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Accounting in the Cloud

By Kristopher Morrison @KrisJayMorrison |

Business owners take note: Moving your books and accounting to the cloud is an idea you should no longer relegate for future consideration.

In the past year we have seen several major cloud-based accounting systems emerge. Most recently, Intuit, one of the largest players, announced their Quick Books software is available as a cloud system. This seems logical considering most tax filing is now done online and our near-constant access to the Internet via our phones and other mobile devices.

When done right, cloud-based systems can save both time and money, yet the idea of moving to the cloud can be daunting. Reformatting any key element in your operations is stressful, nevermind something as important as your financial software.

Here is what your business needs to know to help you understand your options.

Just what is cloud, anyway?

The whole concept of the "cloud" can be confusing. It's not uncommon to see "cloud" being used as an adjective in one sentence and a noun in another as savvy marketers try to cash-in on its popularity.

Popular email programs like Hotmail and Gmail are "cloud-based." Even though you can download your email, the messages are stored in an online system which can be accessed through any internet connection.

The social networking site Facebook is a cloud-based platform that lets you post photos and connect with friends – it is not software you install on your computer, but a web interface where you can manage your account. Online banking and content management systems like Wordpress or Drupal are other examples.

Cloud-based accounting: The pros and cons

Cloud-based accounting software lets you access your books anywhere you have Internet access. Why would you switch? Here are some of the most obvious benefits:

  •  Accessibility. Your files are accessible on any computer, phone or tablet that has an Internet connection. You can update your books on the road or refer to them wherever you are.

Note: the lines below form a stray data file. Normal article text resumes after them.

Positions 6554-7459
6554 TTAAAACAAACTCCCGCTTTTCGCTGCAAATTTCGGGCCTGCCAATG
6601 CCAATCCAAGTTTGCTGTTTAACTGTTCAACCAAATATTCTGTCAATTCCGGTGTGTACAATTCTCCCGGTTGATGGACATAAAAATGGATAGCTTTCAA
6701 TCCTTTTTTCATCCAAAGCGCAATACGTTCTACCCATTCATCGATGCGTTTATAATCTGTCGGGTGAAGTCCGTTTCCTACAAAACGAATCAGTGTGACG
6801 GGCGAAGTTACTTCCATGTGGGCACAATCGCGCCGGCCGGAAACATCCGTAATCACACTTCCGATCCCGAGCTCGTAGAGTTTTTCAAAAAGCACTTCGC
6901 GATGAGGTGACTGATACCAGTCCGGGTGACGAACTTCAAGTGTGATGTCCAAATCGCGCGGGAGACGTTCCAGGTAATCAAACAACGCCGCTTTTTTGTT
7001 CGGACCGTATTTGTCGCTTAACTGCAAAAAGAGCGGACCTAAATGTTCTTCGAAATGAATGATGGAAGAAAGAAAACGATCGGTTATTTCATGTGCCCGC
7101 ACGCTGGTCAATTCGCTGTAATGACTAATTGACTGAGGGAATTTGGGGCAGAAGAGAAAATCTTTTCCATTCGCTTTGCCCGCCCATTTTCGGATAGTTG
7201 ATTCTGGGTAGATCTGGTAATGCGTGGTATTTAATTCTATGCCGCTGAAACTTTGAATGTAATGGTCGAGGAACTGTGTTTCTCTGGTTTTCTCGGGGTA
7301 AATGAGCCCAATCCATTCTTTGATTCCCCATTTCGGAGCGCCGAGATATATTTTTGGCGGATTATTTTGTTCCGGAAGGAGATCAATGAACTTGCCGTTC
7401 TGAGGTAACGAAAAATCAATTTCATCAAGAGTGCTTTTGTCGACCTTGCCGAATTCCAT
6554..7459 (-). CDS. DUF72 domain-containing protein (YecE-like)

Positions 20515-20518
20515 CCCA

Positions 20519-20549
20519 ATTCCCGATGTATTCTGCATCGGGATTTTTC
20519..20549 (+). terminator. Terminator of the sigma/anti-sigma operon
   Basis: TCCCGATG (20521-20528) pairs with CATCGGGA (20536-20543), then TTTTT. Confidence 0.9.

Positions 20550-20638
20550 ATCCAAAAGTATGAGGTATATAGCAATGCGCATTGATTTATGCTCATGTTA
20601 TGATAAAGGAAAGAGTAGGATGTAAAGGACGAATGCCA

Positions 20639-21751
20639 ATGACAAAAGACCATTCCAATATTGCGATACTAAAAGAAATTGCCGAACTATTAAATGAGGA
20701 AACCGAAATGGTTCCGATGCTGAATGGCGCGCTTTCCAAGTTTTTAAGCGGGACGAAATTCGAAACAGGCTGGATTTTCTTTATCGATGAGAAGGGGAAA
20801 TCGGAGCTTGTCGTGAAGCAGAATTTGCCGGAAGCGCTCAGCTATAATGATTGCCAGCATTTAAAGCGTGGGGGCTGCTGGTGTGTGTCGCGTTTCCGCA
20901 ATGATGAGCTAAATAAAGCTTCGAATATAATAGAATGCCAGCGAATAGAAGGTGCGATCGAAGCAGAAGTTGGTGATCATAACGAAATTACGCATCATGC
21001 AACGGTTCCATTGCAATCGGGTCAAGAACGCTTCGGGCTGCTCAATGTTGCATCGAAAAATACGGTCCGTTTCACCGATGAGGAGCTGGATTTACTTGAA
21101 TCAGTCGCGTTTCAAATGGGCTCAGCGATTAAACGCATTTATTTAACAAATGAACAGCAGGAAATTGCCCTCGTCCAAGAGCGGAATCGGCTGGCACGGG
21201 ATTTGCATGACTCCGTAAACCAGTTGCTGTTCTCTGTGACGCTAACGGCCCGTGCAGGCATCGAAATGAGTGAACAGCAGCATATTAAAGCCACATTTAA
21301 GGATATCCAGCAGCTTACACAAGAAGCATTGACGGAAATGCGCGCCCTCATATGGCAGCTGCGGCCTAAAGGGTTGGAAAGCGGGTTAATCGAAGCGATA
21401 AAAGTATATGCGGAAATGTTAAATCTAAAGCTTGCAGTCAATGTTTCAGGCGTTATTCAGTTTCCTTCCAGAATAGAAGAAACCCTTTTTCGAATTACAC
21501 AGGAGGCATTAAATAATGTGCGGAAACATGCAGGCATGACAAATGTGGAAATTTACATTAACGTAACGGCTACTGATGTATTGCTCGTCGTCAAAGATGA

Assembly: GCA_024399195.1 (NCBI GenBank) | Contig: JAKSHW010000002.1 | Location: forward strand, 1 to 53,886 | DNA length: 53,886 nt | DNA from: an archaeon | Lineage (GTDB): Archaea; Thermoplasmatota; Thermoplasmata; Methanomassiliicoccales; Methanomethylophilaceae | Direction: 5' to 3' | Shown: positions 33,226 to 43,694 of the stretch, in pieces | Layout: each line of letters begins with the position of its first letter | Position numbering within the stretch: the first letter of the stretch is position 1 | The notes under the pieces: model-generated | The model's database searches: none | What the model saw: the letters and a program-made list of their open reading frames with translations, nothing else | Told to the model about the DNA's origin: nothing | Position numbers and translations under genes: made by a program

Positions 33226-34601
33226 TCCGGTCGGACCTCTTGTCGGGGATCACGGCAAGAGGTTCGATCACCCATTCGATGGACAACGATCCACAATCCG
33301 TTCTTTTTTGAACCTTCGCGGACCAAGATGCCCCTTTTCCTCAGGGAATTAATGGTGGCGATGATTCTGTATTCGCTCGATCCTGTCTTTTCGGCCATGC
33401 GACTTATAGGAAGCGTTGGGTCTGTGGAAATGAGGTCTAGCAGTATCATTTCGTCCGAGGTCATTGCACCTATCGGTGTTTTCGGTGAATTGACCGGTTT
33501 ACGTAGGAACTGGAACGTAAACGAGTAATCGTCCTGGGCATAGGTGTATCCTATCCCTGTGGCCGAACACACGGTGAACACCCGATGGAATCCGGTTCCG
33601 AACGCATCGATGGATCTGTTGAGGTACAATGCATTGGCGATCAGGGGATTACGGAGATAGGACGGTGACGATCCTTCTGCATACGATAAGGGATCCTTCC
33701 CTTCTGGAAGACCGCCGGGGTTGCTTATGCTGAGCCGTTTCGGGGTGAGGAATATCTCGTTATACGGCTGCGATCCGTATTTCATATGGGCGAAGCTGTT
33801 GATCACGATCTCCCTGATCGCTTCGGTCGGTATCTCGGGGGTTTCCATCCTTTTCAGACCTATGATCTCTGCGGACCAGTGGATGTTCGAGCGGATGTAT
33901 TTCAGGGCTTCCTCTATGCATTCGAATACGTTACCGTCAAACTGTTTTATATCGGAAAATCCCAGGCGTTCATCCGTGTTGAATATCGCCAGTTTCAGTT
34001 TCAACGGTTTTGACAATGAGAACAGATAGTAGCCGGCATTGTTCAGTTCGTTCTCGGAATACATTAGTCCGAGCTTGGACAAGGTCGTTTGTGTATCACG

• Efficiency. Being able to access your accounting information anywhere saves time and ensures accuracy. If you have taken orders or have accepted payment while out of the office, you would traditionally need to take note of these and input them into your computer later. Cloud allows you to record it once and without concern of forgetting, losing your notes or incorrectly entering the data.
  • LatestSoftware. There is no need to update or purchase new software, as the program is entirely online and updated regularly.
  • Cost. Instead of investing several hundred dollars in a program, you pay monthly only for as long as you use the service.
  • Redundancy. Some companies advertise they keep a backup of all data at a separate physical location - in case some disaster damages one site, your data remains safe.
  • Security. The most surprising to many is that the cloud can be more secure than office versions.
    Smaller companies using desktop software often end up exchanging their accounting files with off-site accountants and bookkeepers through online channels.  It is easy to send a file without encrypting it or to accidentally leave a copy of the file in an unsecure location online or on the desktop. By having all the content online, accessible only by those who need it, it becomes easier to avoid these problems.

Compare this system to your personal or work computer.

Do you backup your data in case your computer is damaged or stolen? How secure are your files if a thief went through your hard drive? How easy is it to send your files to you bookkeeper, and are you confident that no mistakes are being made in keeping the passing files protected?

Perhaps it’s time to look into cloud.

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